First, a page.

Fangirl by Rainbow Rowell
Published on September 10th 2013
Source: Barnes and Nobles
Rating: 4.5 stars
Cath is a Simon Snow fan.
Okay, the whole world is a Simon Snow fan . . .
But for Cath, being a fan is her life — and she’s really good at it. She and her twin sister, Wren, ensconced themselves in the Simon Snow series when they were just kids; it’s what got them through their mother leaving.
Reading. Rereading. Hanging out in Simon Snow forums, writing Simon Snow fan fiction, dressing up like the characters for every movie premiere.
Cath’s sister has mostly grown away from fandom, but Cath can’t let go. She doesn’t want to.
Now that they’re going to college, Wren has told Cath she doesn’t want to be roommates. Cath is on her own, completely outside of her comfort zone. She’s got a surly roommate with a charming, always-around boyfriend, a fiction-writing professor who thinks fan fiction is the end of the civilized world, a handsome classmate who only wants to talk about words . . . And she can’t stop worrying about her dad, who’s loving and fragile and has never really been alone.
For Cath, the question is: Can she do this?
Can she make it without Wren holding her hand? Is she ready to start living her own life? Writing her own stories?
And does she even want to move on if it means leaving Simon Snow behind?
This isn’t exactly a rare thing. It’s about time someone wrote a book on it.
Oh my goodness, this book.
I very much enjoyed this book the whole time I read it. It’s an easy read that doesn’t require too much effort, energy, or thinking. It’s just one of those books you can sit down and absorb mindlessly.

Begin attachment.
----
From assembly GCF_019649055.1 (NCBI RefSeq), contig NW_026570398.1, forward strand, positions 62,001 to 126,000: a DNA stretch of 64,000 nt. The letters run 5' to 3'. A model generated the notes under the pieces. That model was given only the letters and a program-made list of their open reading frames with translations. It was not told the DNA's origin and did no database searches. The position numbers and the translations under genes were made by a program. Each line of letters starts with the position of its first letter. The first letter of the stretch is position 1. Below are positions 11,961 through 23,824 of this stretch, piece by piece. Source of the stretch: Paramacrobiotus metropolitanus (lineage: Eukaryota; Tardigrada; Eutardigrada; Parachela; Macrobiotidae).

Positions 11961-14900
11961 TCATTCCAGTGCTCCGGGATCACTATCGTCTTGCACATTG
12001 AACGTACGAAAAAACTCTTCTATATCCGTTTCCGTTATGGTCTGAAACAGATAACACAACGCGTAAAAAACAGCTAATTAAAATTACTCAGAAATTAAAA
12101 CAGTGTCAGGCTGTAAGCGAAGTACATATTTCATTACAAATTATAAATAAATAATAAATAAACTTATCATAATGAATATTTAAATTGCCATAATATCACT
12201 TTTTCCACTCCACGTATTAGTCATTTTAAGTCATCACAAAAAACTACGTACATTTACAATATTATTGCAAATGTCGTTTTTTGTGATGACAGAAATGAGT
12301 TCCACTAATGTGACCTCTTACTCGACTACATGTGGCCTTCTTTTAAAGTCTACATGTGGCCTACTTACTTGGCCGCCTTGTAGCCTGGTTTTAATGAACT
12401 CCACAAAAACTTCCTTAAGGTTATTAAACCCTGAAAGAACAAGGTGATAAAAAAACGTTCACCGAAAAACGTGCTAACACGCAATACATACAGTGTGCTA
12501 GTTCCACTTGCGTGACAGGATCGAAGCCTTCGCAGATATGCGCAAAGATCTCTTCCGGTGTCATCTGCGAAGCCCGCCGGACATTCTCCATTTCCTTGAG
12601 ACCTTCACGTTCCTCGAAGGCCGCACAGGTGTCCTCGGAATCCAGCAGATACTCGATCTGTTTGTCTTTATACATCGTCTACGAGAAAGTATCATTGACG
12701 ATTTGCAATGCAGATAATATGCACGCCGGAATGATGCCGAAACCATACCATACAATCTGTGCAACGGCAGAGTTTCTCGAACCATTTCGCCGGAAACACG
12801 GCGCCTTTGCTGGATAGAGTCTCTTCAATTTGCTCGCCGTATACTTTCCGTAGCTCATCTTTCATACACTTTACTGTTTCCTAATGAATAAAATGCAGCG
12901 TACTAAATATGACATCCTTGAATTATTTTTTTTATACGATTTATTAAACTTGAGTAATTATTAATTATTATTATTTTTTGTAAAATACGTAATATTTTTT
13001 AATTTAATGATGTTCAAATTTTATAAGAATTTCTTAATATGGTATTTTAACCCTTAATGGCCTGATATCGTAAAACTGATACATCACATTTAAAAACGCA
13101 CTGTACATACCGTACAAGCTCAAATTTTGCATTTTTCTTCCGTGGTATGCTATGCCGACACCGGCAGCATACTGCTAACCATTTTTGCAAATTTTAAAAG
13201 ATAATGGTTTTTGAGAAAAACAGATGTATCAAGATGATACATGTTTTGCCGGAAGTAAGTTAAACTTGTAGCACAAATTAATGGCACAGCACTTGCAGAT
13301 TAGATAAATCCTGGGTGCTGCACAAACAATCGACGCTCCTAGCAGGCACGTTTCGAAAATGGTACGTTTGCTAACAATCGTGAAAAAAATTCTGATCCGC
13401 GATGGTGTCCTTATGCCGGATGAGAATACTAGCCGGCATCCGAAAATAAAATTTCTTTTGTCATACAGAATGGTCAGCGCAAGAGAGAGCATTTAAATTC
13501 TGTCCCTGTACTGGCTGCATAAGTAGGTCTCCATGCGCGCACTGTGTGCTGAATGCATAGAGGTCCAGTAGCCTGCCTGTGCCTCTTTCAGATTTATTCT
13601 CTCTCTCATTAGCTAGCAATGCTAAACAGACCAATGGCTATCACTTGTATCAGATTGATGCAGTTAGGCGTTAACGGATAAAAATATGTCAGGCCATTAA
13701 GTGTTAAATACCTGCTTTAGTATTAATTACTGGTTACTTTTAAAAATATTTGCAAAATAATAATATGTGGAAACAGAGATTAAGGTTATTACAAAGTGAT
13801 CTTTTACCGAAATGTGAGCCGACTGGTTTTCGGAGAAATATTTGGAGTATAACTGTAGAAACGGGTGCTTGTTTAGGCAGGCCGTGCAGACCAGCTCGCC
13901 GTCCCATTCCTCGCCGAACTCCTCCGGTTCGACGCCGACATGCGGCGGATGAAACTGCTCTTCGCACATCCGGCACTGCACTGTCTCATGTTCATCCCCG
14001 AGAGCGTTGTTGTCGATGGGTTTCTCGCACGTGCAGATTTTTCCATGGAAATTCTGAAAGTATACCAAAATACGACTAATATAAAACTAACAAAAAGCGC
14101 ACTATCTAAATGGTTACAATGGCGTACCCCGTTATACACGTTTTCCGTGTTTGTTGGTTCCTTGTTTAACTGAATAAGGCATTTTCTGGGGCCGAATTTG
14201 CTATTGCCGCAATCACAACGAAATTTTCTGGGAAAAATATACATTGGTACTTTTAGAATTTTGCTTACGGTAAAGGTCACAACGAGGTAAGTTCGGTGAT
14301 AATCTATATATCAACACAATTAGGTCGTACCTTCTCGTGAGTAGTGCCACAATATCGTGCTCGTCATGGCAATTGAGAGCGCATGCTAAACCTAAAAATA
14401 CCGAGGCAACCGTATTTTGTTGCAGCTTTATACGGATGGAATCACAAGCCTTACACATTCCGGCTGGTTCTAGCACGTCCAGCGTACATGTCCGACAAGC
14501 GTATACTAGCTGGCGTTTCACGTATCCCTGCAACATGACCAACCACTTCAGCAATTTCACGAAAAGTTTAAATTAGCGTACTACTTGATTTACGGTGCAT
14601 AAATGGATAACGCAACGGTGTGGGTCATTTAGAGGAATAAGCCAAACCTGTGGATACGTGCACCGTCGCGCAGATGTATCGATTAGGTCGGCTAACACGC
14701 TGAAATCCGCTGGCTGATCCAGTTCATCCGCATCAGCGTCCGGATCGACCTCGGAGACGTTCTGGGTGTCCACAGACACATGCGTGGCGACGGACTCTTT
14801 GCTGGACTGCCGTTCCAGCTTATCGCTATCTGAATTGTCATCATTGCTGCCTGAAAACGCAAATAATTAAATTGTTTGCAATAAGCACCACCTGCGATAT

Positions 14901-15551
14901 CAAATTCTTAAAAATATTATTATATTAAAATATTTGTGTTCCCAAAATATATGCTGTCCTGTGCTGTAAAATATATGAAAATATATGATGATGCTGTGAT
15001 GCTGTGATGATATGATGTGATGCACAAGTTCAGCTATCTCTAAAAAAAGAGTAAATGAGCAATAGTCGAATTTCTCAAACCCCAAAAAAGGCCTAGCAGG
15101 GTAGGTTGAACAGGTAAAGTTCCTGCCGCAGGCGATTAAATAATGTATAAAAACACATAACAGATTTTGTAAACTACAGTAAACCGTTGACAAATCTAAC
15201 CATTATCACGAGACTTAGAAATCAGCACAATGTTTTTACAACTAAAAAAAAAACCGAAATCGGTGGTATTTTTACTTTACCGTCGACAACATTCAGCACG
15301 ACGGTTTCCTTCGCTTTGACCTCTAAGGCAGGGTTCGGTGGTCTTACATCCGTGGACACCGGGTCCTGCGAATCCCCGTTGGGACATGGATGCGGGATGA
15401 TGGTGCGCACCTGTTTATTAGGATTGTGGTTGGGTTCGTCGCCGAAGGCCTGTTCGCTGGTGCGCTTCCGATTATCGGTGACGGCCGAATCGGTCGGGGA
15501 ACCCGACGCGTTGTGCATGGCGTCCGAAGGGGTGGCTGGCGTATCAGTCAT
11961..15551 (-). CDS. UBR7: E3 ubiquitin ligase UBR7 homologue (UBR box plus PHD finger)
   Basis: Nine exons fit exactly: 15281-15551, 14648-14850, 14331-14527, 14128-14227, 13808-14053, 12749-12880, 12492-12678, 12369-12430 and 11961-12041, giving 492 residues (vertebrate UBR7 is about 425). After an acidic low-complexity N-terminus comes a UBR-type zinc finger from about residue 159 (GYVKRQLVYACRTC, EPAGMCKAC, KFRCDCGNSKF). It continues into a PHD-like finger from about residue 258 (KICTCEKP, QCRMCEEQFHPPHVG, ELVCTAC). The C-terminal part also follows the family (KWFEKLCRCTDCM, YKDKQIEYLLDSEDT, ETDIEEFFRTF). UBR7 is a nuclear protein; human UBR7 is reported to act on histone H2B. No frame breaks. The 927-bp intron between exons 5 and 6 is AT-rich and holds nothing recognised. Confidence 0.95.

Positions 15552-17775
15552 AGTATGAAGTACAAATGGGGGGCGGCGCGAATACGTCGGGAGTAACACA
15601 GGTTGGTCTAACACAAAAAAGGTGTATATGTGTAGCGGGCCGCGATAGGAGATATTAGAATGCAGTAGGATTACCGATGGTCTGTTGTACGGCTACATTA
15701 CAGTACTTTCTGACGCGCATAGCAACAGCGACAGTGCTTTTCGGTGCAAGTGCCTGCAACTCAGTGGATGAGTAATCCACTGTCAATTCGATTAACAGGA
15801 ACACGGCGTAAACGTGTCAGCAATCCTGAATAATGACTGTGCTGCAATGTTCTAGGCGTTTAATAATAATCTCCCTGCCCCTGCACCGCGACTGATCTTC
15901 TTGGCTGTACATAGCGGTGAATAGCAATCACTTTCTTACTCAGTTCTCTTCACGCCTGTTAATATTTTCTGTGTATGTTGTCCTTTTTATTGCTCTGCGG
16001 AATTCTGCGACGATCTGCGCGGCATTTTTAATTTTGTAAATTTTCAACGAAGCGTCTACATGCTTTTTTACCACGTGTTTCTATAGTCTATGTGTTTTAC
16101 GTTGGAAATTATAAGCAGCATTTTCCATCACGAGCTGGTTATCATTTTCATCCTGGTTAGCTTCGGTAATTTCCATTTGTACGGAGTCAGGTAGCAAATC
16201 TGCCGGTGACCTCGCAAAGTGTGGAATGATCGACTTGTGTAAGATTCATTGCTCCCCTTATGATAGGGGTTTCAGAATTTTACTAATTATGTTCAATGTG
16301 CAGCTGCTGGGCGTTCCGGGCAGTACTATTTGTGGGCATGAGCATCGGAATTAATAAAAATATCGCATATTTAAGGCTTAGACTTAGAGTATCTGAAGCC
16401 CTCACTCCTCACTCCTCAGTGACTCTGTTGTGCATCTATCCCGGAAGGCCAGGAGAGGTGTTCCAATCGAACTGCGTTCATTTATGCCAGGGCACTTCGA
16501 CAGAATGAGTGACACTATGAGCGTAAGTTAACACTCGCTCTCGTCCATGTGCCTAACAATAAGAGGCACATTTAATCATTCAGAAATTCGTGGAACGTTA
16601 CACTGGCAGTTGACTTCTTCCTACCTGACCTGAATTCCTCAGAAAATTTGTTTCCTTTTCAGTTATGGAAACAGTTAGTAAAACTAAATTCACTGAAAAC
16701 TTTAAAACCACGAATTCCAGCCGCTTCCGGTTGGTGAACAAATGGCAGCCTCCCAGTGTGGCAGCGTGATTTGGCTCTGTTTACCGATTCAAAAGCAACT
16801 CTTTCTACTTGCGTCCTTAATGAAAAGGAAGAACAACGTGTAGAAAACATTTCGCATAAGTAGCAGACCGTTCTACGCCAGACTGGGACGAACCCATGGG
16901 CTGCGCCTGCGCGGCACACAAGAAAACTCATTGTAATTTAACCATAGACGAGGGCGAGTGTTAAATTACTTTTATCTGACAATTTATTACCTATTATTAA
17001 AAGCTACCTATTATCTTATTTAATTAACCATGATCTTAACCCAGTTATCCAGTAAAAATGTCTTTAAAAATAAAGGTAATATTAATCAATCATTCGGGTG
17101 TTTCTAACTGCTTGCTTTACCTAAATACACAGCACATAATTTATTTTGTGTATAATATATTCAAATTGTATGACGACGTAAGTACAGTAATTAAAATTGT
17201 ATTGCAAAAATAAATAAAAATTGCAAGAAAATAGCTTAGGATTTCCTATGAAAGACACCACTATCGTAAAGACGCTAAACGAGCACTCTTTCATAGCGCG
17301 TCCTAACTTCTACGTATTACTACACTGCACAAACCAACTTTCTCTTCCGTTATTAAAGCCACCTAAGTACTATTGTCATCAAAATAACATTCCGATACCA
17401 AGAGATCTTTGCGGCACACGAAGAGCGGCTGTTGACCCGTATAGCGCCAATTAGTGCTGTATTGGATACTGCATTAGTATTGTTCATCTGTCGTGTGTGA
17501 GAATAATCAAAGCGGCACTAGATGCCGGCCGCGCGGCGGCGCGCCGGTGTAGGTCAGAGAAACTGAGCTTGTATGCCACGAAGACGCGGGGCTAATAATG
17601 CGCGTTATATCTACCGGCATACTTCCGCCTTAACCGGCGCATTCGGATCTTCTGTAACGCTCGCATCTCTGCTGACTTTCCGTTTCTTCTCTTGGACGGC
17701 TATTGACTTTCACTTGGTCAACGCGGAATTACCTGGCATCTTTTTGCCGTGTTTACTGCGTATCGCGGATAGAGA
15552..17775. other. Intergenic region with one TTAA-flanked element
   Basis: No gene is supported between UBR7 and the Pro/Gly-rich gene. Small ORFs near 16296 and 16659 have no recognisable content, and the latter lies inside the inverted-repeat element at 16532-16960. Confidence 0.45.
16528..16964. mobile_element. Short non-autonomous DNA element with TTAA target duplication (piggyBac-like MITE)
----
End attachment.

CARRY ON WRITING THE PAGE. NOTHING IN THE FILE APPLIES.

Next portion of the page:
Fangirl is a realistic fiction book, which is not a genre I’m used to. I generally read one of two kinds of books: dystopian, futuristic, dark and depressing books, like The Giver, or fantasy, swords-and magic-filled books like The False Prince and Harry Potter. This book caught my attention because it’s about a girl who reads those sorts of books. Cather Avery obsesses over the Simon Snow series, which is the Harry Potter of this fictional universe. She collects posters and commemorative busts, she judges the people who have seen the movies and haven’t bothered with the books, and she writes gay fanfiction. This is a character that I’ve met in real life but never seen in a book before. Also, I’ve heard good things about Eleanor and Park by the same author.
Before I launch into my rants about how good this book is, I’ll start by explaining why it didn’t get 5 stars. Several of the characters like to express themselves by swearing. Like, the f bomb. A lot. Most of the time it was completely unnecessary. Also, there were sexual references and situations throughout. It never got too bad, but it was there nonetheless. Don’t say I didn’t warn you.
Now the good stuff… oh where do I start…